Fansler v. State

Annotate this Case
Justia Opinion Summary

The trial court did not err in admitting Defendant’s incriminating statements made in a motel room during the course of a custodial interrogation without an electronic recording of those statements.

Defendant was charged with and convicted of several drug crimes. On appeal, Defendant argued that two post-Miranda self-incriminating statements he made to officers in a motel room should not have been admitted into evidence because no electronic recording of the statements was made available at trial, as required by Ind. R. Evid. 617. The Supreme Court disagreed, holding that a motel room, as used by law enforcement in this case to carry out an undercover investigation and to search a suspect incident to his arrest, is not a place of detention as defined by Rule 617.

Download PDF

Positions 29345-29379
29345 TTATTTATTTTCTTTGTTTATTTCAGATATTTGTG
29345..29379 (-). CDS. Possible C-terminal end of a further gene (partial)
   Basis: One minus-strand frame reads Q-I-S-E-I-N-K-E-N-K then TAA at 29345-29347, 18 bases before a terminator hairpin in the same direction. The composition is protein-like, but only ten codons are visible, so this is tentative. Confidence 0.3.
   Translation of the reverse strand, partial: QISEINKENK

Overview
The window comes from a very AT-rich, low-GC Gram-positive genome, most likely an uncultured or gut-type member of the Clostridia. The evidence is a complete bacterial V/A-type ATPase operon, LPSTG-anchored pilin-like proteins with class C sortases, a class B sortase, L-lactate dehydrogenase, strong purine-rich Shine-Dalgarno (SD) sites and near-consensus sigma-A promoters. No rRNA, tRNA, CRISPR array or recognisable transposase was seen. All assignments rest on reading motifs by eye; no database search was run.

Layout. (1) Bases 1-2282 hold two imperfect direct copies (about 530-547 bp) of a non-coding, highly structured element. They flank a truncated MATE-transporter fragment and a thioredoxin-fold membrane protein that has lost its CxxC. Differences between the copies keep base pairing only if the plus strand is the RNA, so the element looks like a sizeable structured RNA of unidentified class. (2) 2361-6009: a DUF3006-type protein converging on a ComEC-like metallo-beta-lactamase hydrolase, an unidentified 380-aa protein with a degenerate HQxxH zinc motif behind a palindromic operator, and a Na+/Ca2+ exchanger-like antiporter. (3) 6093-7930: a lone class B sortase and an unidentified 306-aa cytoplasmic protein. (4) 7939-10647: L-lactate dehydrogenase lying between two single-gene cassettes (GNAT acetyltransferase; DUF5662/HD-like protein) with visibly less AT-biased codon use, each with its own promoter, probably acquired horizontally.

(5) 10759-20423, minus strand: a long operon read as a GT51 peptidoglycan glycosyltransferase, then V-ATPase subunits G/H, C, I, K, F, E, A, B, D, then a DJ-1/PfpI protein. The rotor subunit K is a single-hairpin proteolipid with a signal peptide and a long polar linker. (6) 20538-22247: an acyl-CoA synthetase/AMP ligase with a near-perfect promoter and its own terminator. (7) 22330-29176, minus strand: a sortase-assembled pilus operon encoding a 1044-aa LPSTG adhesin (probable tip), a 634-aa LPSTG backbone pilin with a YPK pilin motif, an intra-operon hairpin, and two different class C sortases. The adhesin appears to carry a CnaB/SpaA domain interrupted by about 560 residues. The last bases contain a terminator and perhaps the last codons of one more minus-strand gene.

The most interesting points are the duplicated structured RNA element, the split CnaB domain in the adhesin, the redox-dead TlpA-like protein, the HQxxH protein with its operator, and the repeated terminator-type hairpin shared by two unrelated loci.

FILED Jun 21 2018, 10:15 am CLERK IN THE Indiana Supreme Court Court of Appeals and Tax Court Indiana Supreme Court Supreme Court Case No. 27S02-1710-CR-672 Aaron L. Fansler Appellant (Defendant below) –v– State of Indiana Appellee (Plaintiff below). Argued: November 21, 2017 | Decided: June 21, 2018 Appeal from the Grant Circuit Court, No. 27C01-1506-F3-15 The Honorable Mark E. Spitzer, Judge. On Petition to Transfer from the Indiana Court of Appeals, No. 27A02-1610-CR-2325 Opinion by Justice David Chief Justice Rush, Justice Massa, Justice Slaughter, and Justice Goff concur. David, Justice In this case we address whether, under Indiana Evidence Rule 617, admission of incriminating statements made in a motel room 1 during the course of a custodial interrogation required the State to make available an electronic recording of those statements at trial. We find that the trial court did not err in admitting the defendant’s statements without such a recording because the motel room in question was not a “place a detention,” as defined by the rule. Facts and Procedural History On June 18, 2015, Aaron Fansler (“Fansler”) accepted a Facebook friend request to connect with a user who appeared to be a twenty-one-year-old woman named “Kenzie Allen” (“Kenzie”). Kenzie was not a real person; a fake Facebook account using that name was set up by a drug task force team investigating drug dealing in Grant County. Communicating first through social media, and then through private text messages, Fansler agreed to sell two-tenths of a gram of heroin to Kenzie at the Hart Motel, located in Marion, Indiana. The next day, lured by the prospects of sexual intercourse and a drug sale, Fansler visited Kenzie’s motel room where he was greeted by Detective Wesley McCorkle, a member of the Joint Effort Against Narcotics (“JEAN”) Team. Detective McCorkle identified himself as Kenzie’s brother and assured Fansler that Kenzie had just stepped out to purchase cigarettes and would return soon. Fansler, who appeared visibly nervous, decided to wait for Kenzie outside the room. As Fansler walked along the outside of the motel, a second officer, Detective Sergeant John Kauffman, approached Fansler and arrested him. Fansler was The Court of Appeals decision and the State’s Petition to Transfer both state that the custodial interrogation occurred in a hotel room. Upon review of the record, we determined that the facility operated as a motel, rather than a hotel. The distinction does not change the analysis or outcome in this decision, but for the sake of accuracy, we will henceforth refer to the location of the custodial interrogation as a motel room. 1 Indiana Supreme Court | Case No. 27S02-1710-CR-672 | June 21, 2018 Page 2 of 10 brought back into the motel room, where officers noticed a syringe protruding from an open flap in his cargo pants. Officers retrieved the syringe and, upon searching Fansler further, they recovered over a dozen clonazepam and oxycodone pills, numerous empty plastic bags, a scale, a tourniquet, a hypodermic needle, two cigarette packs, and more than $250 in cash. After Fansler’s pockets were emptied and his Miranda warnings were read, Fansler made two incriminating statements. The first statement came in response to officers’ questions about the drugs he promised to sell. When officers asked Fansler “where the two points of heroin were,” 2 he told them that the “points” should be in the baggies. Tr. Vol. I at 147. Officers then searched inside one of the cigarette packs and recovered two small ziplock baggies containing a substance that later tested positive for heroin. Within that same cigarette pack, officers found “another clear baggy that contained a large amount of gray compressed powder.” Tr. Vol. I at 149. That substance also later tested positive for heroin. When officers asked Fansler “why he didn’t tell [them] about [the large amount of compressed powder] being in the cigarettes in his possession,” Fansler made a second incriminating statement, claiming that he did not want to “get caught with it” and “go to jail for it.” Tr. Vol. I at 152. On June 24, 2015, Fansler was charged with possession of heroin with intent to deliver, felony possession of heroin, misdemeanor possession of a controlled substance, and misdemeanor possession of paraphernalia. Fansler filed a motion to suppress his incriminating statements, which the trial court denied after holding a preliminary hearing. A jury trial was held on August 1-2, 2016. Fansler admitted possession, but denied intent to deliver and raised an affirmative entrapment defense. During the State’s case in chief, Detective Sergeant Kauffman testified as to Fansler’s two self-incriminating statements—that the two points he promised to sell to Kenzie were in the baggies and that he didn’t tell officers about the large amount of compressed powder in his possession 2 A point is one tenth of a gram of heroin. Fansler had agreed to sell “Kenzie” two points. Indiana Supreme Court | Case No. 27S02-1710-CR-672 | June 21, 2018 Page 3 of 10 because he didn’t want to go to jail for it. Ultimately, the jury found Fansler guilty on all four counts. On September 9, 2016, Fansler was sentenced to thirteen years for dealing, with ten years executed in the Department of Correction and three years suspended. He was also sentenced to concurrent terms of two years executed for possession of heroin, one year executed for possession of a controlled substance, and one year executed for possession of paraphernalia. Fansler appealed, alleging the two post-Miranda self-incriminating statements he made to officers should not have been admitted into evidence because no electronic recording of the statements was made available at trial, as required by Indiana Evidence Rule 617. Fansler further alleged that the sentencing court “failed to consider that the victim of the crime induced or facilitated the offense” as a mitigation factor in his sentence. Appellant’s Br. at 12. In a unanimous published opinion, the Court of Appeals upheld the trial court’s conviction, finding that although the trial court erred in admitting Fansler’s statements without an electronic recording, any error committed was harmless because Fansler’s own admissions at trial and the generally uncontested nature of his possession of heroin eliminated the likelihood that the challenged statements contributed to the verdict. Fansler v. State, 81 N.E.3d 671, 678 (Ind. Ct. App. 2017). As to the sentencing issue, the Court of Appeals found that the trial court did not abuse its discretion in not considering the proposed mitigating factor. Id. The State sought transfer, which we granted, thereby vacating the Court of Appeals opinion. Ind. Appellate Rule 58(A). Standard of Review Challenges to the admission of evidence are ordinarily reviewed for an abuse of trial court discretion. Williams v. State, 43 N.E.3d 578, 581 (Ind. 2015). In those instances, we will reverse only where the decision is clearly against the logic and effect of the facts and circumstances. Joyner v. Indiana Supreme Court | Case No. 27S02-1710-CR-672 | June 21, 2018 Page 4 of 10 State, 678 N.E.2d 386, 390 (Ind. 1997). However, when a trial court’s evidentiary ruling rests upon the proper interpretation of a statute or rule of evidence, it inherently presents a question of law, which we review de novo. Patchett v. Lee, 60 N.E.3d 1025, 1028 (Ind. 2016). Discussion and Decision Although the Court of Appeals affirmed Fansler’s conviction, the State challenges the Court of Appeals’ determination that the trial court erred in admitting Fansler’s incriminating motel room statements without an electronic recording. Fansler did not file a response to the State’s petition, but made his opposition clear at oral argument; he argued that the Court of Appeals was correct in finding that the trial court erred and that the booking exception did not apply, but disputed whether the harmless error exception saved the statements from exclusion. Since our Court has yet to construe Rule 617, we elect to address whether the trial court erred in admitting Fansler’s incriminating statements without an electronic recording. As for the other issue the Court of Appeals addressed—whether the trial court correctly heard and considered Fansler’s proffered mitigator—we summarily affirm. I. The trial court did not err in admitting Fansler’s statements. Indiana Evidence Rule 617 is not a constitutional requirement or a prophylactic rule meant to enforce the Constitution; rather, it is a rule of judicial administration. Thus, assessing the admissibility of Fansler’s statements requires only examining the rule for intent. In doing so, our goal is to determine whether it applies to the circumstances before us. We find that it does not. Rule 617 heightens the requirements for admissibility of statements in certain circumstances by specifically providing that, “[i]n a felony prosecution, evidence of a statement made by a person during a Custodial Interrogation in a Place of Detention shall not be admitted against the Indiana Supreme Court | Case No. 27S02-1710-CR-672 | June 21, 2018 Page 5 of 10 person unless an Electronic Recording of the statement was made, preserved, and is available at trial . . . .” Ind. Evidence Rule 617(a). Subsection (b) further defines several terms found in subsection (a). For example, an “electronic recording” is defined as “an audio-video recording that includes at least not only the visible images of the person being interviewed but also the voices of said person and the interrogating officers.” Ind. Evidence Rule 617 (b). A “custodial interrogation” is defined as “an interview conducted by law enforcement during which a reasonable person would consider himself or herself to be in custody.” Id. The State did not make available at trial an electronic recording of Fansler’s statements and concedes that the statements were made in the course of a custodial interrogation. Indeed, a review of the record confirms that any reasonable person in Fansler’s position would have considered himself in custody. Thus, whether Rule 617’s electronic recording mandate for admission of statements applies here turns on whether the motel room used to conduct the custodial interrogation was a “place of detention.” The rule is straightforward about what constitutes a place of detention. A place of detention is defined in subsection (b) as a “jail, law enforcement agency station house, or any other stationary or mobile building owned or operated by a law enforcement agency at which persons are detained in connection with criminal investigations.” Ind. Evidence Rule 617(b). We can be sure that the motel room used to interrogate Fansler was neither a jail, nor a law enforcement agency station house. And it is also clear that law enforcement owned no part of the motel, including the room where Fansler’s custodial interrogation took place. The Hart Motel was owned by a man known to officers as “Bobby,” who was friendly with police and on occasion allowed police to conduct operations, free of charge. But whether law enforcement operated the motel room in a manner that transformed it into a place of detention is less obvious. The rule, unfortunately, does not define what it means to operate a space in a manner that transforms it into a place of detention. For that, we turn to the ordinary use of the word “operate.” “Operate” has several definitions, but the one we find most applicable here defines it as Indiana Supreme Court | Case No. 27S02-1710-CR-672 | June 21, 2018 Page 6 of 10 “control[ling] or direct[ing] the functioning of.” Webster’s II New College Dictionary (1st ed. 1995). In other words, we must determine whether law enforcement controlled or directed the functioning of the motel room as a place of detention. To guide our lower courts, we’ve identified several factors that we think are useful in this inquiry. Courts should assess: 1) the control that law enforcement has over the premises, 2) the frequency of use to conduct custodial interrogations, and 3) the purpose for which law enforcement uses the space. Fansler sheds some light on the degree of control law enforcement exercised. He specifically argues that, unlike in Steele v. State, 975 N.E.2d 430, 432 (Ind. Ct. App. 2012), where our Court of Appeals found that a gas station used by law enforcement to question a defendant after an arrest was not a place of detention, the significant control that law enforcement wielded over the motel room here—the number of times law enforcement used the space in the past and the autonomy given by the owner to modify the space for law enforcement needs—transformed it into a space operated by law enforcement as a place of detention. Fansler also suggests that because law enforcement chose the location, lured him there, and waited for several hours before his arrival, we should consider that they had ample time to equip the room with recording devices that would capture the custodial interrogation. But Fansler overlooks several facts regarding control that cut against his argument. For instance, the room was controlled by law enforcement only in the sense that officers temporally used it to pose as drug buyers. There is also no indication that the room was significantly altered or that the room was set aside for the exclusive use of law enforcement; presumably, the room continued operating as a motel room after officers cleared out. We find that the control law enforcement wielded over the space was limited and, at all times, dictated by the motel’s owner. As for frequency of use, police did not exercise the type of long-term control that is ordinarily associated with operating a space. Police use of the room was sporadic by any measure; they used the room in only three sting operations within the past year. Although no bright line rule in terms of frequency will dictate when a space comes to be operated by law enforcement, we think three times during the course of a year is too few. Indiana Supreme Court | Case No. 27S02-1710-CR-672 | June 21, 2018 Page 7 of 10 Finally, and most importantly, we find that the primary use of the motel room was surveillance, not interrogation. Law enforcement set up shop in the motel room because they believed Fansler was willing to carry out a drug transaction in that environment. A motel room also gave officers a controlled space to safely execute an arrest and search the suspect for contraband. Law enforcement’s post-arrest questions were of the nature expected during a search for drugs. They wanted Fansler to tell them where he had hidden the heroin. When officers found more contraband than expected, they asked Fansler why he withheld that information from them. These incidental questions are not what Rule 617 intended law enforcement to capture on video. A “place of detention” describes a more formal setting where interrogations are routinely carried out in a systematic manner. While a jail or station house ordinarily serve this purpose, a temporary mobile command post where police have established a presence to handle an increase in processing needs (perhaps due to a large sporting event) may serve as the functional equivalent of a station house. But the manner in which the space at issue was used does not support a finding that it became the functional equivalent of a station house. Although a custodial interrogation occurred here, as often does during arrests, the primary use of the room was not to conduct custodial interrogations. In sum, Fansler’s argument suffers from the malady of over-reliance on a single factor: control of the room. While control over a space is certainly important in terms of assessing whether law enforcement operates it as a place of detention, Fansler overlooks that in this case the frequency of the motel room’s use was sporadic and the primary purpose of law enforcement’s control over the room was surveillance rather than interrogation. Under Rule 617, officers must equip facilities serving the functional equivalent of a station house with recording devices, but a motel room used sporadically to carry out a sting operation is simply not the type place the rule was meant to reach. Accordingly, we find that the motel room, as used by law enforcement in this case, was not a place of detention. This is not to say that a motel room can’t ever become a place of detention. Had the degree of control over the motel room, frequency of use, and the purpose of the use Indiana Supreme Court | Case No. 27S02-1710-CR-672 | June 21, 2018 Page 8 of 10 indicated that law enforcement was operating the motel room as the functional equivalent of a station house, then perhaps we would have a different outcome. But in this case, the trial court did not err in admitting Fansler’s incriminating statements without an electronic recording. II. We need not probe further into the harmless error and routine booking exceptions. Because we determine that the trial court did not err in admitting Fansler’s incriminating statements, we need not address whether the harmless error exception applies. Likewise, whether the statements were made as part of a routine processing or booking is moot. Conclusion A motel room, as used by law enforcement in this case—to carry out an undercover investigation and to search a suspect incident to his arrest—is not a place of detention as defined by Indiana Evidence Rule 617. We find that the trial court did not err in admitting testimony about the statements Fansler made after being duly advised of his Miranda rights. Accordingly, we affirm the trial court’s conviction. Rush, C.J., and Massa, Slaughter, and Goff, JJ. concur. ATTORNEY FOR APPELLANT Evan K. Hammond Grant County Public Defender Marion, Indiana ATTORNEYS FOR APPELLEE Curtis T. Hill, Jr. Attorney General of Indiana Eric P. Babbs Stephen R. Creason Indiana Supreme Court | Case No. 27S02-1710-CR-672 | June 21, 2018 Page 9 of 10 Ian McLean Angela Sanchez Deputy Attorneys General Indianapolis, Indiana Indiana Supreme Court | Case No. 27S02-1710-CR-672 | June 21, 2018 Page 10 of 10